Nobel Laureate Vernon Smith paints a simplistic and overly pessimistic view of the health care cost crisis, focusing on the need to align incentives and the difficulty in doing so.
Doctor, Can You See Me Now? in today’s Wall Street Journal explores telemedicine applications, which are increasingly allowing specialists in academic institutions provide advanced diagnostic services to rural hospitals. Thanks to technology –especially high definition video and high quality audio– telemedicine has become feasible even for critical situations, such as deciding whether a stroke patient can safely receive tPA or whether a newborn needs to go to the ICU.
The technology costs tens of thousands of dollars or more per installation, and of course doctors and hospitals are looking at it as a potential new revenue stream. Payers –with few exceptions– are resisting because the application is unproven and they fear rising costs.
It’s possible telemedicine will raise costs in the near term, but I foresee a day in the not too distant future –maybe 10 years– when widespread telemedicine will enable a highly competitive marketplace for health care delivery, so that doctors and hospitals from around the country or around the world will compete on price and quality to serve patients wherever they may be. As telemedicine is coupled with robotic surgery and similar technologies, it will be possible to reengineer the delivery system and overcome local provider monopolies that exist today.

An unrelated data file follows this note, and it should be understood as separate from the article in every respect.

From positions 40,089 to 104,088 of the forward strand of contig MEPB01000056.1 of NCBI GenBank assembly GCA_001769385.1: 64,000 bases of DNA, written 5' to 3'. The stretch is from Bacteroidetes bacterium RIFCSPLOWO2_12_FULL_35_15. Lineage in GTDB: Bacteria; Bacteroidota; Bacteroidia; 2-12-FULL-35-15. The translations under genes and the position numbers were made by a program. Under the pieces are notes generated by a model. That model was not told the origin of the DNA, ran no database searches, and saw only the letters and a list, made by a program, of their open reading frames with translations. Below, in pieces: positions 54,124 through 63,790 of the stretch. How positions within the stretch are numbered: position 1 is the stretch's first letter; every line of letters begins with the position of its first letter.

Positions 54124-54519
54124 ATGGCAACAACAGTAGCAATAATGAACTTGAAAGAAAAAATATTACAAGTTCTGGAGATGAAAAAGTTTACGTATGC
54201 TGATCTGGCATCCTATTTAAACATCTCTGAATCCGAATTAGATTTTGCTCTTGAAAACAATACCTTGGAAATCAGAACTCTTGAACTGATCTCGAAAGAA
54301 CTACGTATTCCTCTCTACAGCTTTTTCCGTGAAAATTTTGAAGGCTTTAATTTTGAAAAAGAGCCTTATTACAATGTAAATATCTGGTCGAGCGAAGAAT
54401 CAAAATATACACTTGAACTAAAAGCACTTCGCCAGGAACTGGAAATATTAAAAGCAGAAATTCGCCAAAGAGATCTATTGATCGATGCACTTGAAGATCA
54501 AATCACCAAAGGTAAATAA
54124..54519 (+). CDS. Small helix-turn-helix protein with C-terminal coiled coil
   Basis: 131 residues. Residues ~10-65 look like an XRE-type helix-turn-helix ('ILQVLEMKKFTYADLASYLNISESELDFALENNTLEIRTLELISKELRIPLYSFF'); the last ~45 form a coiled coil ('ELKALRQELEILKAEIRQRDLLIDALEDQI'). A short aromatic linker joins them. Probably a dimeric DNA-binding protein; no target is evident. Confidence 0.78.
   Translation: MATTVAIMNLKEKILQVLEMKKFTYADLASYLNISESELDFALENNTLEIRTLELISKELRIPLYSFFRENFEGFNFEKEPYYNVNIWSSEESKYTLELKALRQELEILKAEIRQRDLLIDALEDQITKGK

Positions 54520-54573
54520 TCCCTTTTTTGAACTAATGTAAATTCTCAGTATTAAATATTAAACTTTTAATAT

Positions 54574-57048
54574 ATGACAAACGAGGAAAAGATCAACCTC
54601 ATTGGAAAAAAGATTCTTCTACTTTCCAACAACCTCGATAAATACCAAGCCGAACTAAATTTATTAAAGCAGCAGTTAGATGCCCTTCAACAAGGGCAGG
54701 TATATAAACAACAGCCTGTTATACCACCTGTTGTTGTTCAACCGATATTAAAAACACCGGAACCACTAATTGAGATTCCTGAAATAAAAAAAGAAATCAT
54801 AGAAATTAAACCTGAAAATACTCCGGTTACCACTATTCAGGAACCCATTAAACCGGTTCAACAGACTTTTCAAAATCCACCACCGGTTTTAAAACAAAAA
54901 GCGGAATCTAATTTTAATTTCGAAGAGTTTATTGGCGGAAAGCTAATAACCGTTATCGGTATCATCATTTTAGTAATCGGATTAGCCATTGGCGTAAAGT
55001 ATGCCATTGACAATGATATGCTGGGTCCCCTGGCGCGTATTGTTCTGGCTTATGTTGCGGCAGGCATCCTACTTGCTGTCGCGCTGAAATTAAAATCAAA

We can already see this start to play out in teleradiology. But there’s no reason for progress to stop there.
If you think the insurance companies are putting up fierce resistance to a public option, just way to see how providers react in 5 years or so when serious consideration is given to allowing Medicare to reimburse telemedicine services provided by overseas physicians and hospitals.October 20, 2009